Wednesday, June 24, 2009

Using WIVET to test your crawler

WIVET is a wonderful project for a web security scanner developer. Using WIVET, you can analyse the link extraction/crawling ability of your WASS.

I recommend you to download latest version or an SVN copy to your local web server and test your scanner's crawlers performance. Also you can test your scanners javascript, flash and form parsing ability using this web application.

Don't forget to exclude the offscanpages folder and the logoff link! Also your crawler should have Cookie support enabled since WIVET tracks the crawling ability via a cookie.

So in order to succeed, you already should have;
  • cookie support
  • an exclude capability
  • javascript support (to compete with other commercial scanners)
  • flash support (to compete with other commercial scanners)
Project home
And here is the latest coverage results of some commercial scanners tested by WIVET author. Have fun!

Friday, June 19, 2009

Detecting new URLs by disabling cookie support

An article for web application security scanner (WASS) developers.

You probably want to find every page in a web application. What if their smart web developer built a vulnerable, "cookie support in your browser is disabled" page for website users? Can your scanner find that page?

Sample Cookies disabled error page
Let's think like a web developer. How can I detect if a user's browser accepts cookies? I think the best way[1] is to set a temporary cookie while redirecting them to a controller page. This page then should check if our previously set temporary cookie was sent during client's new request.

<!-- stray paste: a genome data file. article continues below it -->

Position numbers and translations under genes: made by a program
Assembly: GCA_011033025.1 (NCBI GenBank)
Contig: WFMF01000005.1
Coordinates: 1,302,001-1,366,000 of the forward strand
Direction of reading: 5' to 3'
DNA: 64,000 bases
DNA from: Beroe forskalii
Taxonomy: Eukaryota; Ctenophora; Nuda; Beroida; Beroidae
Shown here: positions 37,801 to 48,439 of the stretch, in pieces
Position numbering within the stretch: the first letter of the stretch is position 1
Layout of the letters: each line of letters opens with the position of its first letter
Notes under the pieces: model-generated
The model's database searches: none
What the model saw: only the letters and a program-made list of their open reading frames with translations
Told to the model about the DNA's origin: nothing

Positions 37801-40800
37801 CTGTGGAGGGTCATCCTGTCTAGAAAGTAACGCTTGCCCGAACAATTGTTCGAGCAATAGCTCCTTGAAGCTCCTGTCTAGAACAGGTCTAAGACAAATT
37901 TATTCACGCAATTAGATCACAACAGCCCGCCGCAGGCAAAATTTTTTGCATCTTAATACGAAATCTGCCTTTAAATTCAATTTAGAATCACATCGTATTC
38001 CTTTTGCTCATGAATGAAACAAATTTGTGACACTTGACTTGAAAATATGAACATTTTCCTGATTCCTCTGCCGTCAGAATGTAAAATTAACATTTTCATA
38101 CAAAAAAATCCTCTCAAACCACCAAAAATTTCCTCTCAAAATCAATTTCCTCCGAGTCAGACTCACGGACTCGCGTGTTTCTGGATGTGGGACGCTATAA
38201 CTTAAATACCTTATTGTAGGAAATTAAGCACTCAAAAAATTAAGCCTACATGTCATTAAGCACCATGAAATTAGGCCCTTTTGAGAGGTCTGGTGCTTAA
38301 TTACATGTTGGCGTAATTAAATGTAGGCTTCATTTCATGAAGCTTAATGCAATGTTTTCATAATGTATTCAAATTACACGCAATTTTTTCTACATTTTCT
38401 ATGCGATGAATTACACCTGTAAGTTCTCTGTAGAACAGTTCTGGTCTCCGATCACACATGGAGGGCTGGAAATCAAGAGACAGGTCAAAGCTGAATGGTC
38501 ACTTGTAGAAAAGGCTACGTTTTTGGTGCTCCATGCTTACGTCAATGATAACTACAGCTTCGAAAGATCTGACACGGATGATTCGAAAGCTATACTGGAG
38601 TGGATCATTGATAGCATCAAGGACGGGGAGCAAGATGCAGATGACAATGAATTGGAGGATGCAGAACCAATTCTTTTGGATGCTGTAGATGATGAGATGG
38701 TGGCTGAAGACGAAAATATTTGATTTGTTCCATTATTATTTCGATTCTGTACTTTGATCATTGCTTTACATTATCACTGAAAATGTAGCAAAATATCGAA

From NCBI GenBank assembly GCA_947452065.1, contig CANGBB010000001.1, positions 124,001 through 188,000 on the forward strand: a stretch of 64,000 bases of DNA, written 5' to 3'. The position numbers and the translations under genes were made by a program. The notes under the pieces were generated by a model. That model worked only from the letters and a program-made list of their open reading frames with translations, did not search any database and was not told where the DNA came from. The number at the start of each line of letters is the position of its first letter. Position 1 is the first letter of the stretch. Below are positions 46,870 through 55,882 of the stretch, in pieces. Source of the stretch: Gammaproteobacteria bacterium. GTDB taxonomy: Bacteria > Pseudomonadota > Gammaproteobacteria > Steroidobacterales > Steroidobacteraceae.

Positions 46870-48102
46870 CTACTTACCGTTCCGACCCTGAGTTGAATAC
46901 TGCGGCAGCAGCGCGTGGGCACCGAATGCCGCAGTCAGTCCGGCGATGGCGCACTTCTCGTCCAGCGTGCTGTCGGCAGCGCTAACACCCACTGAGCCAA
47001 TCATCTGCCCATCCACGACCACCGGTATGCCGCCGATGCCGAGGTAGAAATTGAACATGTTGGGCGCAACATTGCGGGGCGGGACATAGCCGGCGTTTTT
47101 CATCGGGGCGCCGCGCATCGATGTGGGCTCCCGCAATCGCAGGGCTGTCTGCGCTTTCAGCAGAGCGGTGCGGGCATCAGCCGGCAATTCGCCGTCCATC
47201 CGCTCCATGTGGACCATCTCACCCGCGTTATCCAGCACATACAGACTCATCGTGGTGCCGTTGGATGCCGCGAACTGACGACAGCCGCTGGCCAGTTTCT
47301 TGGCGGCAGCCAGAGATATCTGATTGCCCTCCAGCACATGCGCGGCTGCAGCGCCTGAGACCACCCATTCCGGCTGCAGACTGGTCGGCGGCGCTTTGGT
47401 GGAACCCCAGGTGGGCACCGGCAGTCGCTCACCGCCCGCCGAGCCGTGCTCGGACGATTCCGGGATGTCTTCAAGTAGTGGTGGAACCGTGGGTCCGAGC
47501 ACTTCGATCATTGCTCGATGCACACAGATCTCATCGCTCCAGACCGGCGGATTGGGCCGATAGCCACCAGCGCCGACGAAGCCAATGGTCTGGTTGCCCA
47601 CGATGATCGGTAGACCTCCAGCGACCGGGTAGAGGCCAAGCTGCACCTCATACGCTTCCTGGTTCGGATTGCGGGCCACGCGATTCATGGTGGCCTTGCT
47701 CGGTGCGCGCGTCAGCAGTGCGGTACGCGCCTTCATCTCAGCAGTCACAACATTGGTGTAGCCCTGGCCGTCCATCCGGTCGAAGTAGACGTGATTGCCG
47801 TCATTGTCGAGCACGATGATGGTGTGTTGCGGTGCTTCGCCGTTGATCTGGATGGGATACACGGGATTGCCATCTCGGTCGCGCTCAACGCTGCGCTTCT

A WASS can find this page. Here is a way of doing this;
  1. While crawling with cookie support, remember all pages which set cookies and redirect at the same time. We can create a NoCookieQueue for this operation. BTW, Cookies are set using "Set-Cookie" response header and redirection is made using a "Location" header during a 3xx HTTP response.
  2. After crawling phase is complete, if NoCookieQueue is not empty, our scanner should disable cookie support in its crawler module and re-visit those pages in NoCookieQueue. This way we can see if those pages redirect to another location that don't exist in our scanners' complete or error queues.

Now your WASS can find new pages or test parameters which a cookieless client should see. While these cookie error pages are mostly static, you might find a vulnerable dynamic page, another directory on server, or an HTML comment with sensitive information etc.

[1] A second method is to set a cookie, and then, using JavaScript check if that cookie was set (If doesn't, redirect client to cookie error page). But these "no cookie pages" can also be found with a JavaScript parser in our WASS.